We workshopped this important issue by likening the two extremes of funding allocation to vegemite
(even spread) and mustard (hot spot). The resulting decision, which has worked extremely well, is
that the distribution is spread more like crunchy peanut butter, that is , an even spread with some
extra lumpy bits here and there and developed a tool to guide us.


An other important issue that has been workshopped is, who owns the data and information that is
collected by the rangers?        A set of protocols were developed by the group that respects the
ownership and control of information held by Indigenous communities, organizations and
individuals, and the recognised use of such information for achieving regional and wider reaching
outcomes. The outcome is a detailed set of policies and procedures for the ownership,
management and use of data, information & images that are the property of Indigenous people. It
is also portrayed pictorially for those people with little or no command of the English language.


How partnerships were formed and utilised and stakeholders engaged in achieving our
results.
The Indigenous partners were engaged through extensive community consultation. We were more
successful than most in engaging them because we first talked direct with Traditional Owners, not
their peak bodies, who we knew had documented any issues with ghost nets and then followed the
clan trail building trust and alliances. Gaining trust was a slow and sometimes convoluted process
but the most important step in the engagement process.

The project supplies top up of wages for the work performed on ghost nets. As it is aware that this
is highly inadequate to address real economic outputs in the communities it has created
partnerships between Shire Councils, other NRM projects and the employment agencies to
effectively provide for the employment of rangers in full time work. In the Torres Straits an
agreement was made between the Torres Straits Regional Authority, Seagrass Unit of the Qld
Department of Primary Industries & Fisheries and the CGNP to create a whole ranger programme
for the Kaiwalagal Aboriginal Corporation on Horn Island & Hammond Island Council.

The Non-government agencies were recruited according the needs of both parties in achieving the
outcomes of the project as well as their own agendas. Each one has a specific role to play e.g.:

The North Australian Indigenous Land & Sea Management Alliance (NAILSMA) is working closely
with many of the same groups in managing turtle and dugong hunting. As ghost nets is a key threat
to both of these species many of our areas of operation overlap so we assist each other on many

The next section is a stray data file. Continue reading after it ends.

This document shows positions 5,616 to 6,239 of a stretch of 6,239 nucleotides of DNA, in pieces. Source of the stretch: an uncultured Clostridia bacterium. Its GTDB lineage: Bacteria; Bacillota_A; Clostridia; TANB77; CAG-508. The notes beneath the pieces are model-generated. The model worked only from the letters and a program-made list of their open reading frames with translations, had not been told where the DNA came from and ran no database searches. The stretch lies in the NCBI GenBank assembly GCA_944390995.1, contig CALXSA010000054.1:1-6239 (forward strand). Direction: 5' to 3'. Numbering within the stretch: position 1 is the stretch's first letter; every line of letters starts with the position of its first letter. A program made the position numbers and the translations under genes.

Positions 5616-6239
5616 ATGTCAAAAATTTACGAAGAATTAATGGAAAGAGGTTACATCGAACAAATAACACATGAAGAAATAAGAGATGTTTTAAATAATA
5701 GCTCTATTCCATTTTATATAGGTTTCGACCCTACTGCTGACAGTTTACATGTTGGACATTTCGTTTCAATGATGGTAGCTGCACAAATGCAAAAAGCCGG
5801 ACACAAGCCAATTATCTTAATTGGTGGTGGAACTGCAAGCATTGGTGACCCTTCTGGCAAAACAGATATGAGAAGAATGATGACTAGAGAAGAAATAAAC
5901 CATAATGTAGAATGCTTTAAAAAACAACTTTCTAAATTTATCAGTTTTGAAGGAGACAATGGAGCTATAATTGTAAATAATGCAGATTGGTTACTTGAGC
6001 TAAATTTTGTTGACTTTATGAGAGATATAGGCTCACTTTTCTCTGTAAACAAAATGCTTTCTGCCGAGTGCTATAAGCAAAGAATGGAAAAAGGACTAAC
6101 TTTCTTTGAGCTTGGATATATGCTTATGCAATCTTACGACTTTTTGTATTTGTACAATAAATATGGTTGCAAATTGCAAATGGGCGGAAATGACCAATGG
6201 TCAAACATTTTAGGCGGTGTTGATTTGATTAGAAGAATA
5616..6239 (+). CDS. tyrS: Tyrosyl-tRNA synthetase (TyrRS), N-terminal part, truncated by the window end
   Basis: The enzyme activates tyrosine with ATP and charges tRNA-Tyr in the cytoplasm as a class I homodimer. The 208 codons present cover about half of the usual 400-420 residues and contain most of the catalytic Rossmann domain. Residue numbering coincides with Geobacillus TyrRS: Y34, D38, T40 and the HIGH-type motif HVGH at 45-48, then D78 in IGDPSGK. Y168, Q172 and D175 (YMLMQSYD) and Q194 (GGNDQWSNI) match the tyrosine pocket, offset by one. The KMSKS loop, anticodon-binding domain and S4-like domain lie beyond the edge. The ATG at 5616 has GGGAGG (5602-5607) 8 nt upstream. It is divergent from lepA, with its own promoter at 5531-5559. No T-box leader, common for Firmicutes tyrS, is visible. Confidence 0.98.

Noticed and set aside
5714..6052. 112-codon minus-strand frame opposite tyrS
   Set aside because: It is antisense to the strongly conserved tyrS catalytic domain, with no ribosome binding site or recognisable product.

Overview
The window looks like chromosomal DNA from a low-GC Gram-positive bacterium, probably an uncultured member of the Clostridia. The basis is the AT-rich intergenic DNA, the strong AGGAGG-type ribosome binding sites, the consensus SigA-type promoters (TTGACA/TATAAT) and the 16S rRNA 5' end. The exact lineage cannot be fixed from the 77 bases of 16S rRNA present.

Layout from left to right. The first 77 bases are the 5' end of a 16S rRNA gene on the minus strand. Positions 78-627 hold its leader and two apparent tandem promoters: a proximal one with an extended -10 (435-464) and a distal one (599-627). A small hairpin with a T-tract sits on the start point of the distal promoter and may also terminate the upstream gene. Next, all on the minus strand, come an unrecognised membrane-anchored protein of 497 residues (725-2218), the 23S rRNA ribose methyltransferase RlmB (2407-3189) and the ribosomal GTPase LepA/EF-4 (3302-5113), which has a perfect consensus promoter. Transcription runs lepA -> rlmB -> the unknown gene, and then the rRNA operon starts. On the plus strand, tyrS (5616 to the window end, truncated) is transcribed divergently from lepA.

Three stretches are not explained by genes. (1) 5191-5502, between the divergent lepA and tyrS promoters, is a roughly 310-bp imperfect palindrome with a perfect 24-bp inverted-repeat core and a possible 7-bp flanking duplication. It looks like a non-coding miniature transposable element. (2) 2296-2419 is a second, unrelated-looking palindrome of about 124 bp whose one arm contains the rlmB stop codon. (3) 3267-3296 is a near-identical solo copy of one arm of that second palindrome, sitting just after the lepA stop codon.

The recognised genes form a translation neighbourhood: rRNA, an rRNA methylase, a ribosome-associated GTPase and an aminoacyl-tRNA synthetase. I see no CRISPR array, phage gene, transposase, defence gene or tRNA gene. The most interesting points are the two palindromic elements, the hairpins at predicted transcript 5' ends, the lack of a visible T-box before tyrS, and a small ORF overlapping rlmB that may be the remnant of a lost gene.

levels such as combining resources and knowledge eg sending a contingent of ten rangers to the
Coast to Coast Conference in Victoria last year; employment of rangers; creation of a school
education kit and several training initiatives.


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                                                Sometimes partnerships are formed to address single
                                                issues such as how to deal with large floating nets . In
                                                November 2006 an extremely large Taiwanese Gill net
                                                (estimated at 6 tonne) was found off the coast of Arnhem
                                                Land. The removal of this net was a massive cooperative
                                                effort, using the resources from Customs, the Australian
                                                Fisheries Management Authority, Dhimurru Rangers, NT
                                                Parks & Wildlife and 2 x local charter vessels. It took five
                                                very long hours to get this net from the waters edge to the
                                                landfill.


                                                Significant achievements and results of the project.
                                                Even though the work is physically demanding numbers of
                                                Indigenous community or ranger organisations participating
                                                in the program has grown from seven in 2005 to eighteen
                                                today. Of that 18, seven of them have never performed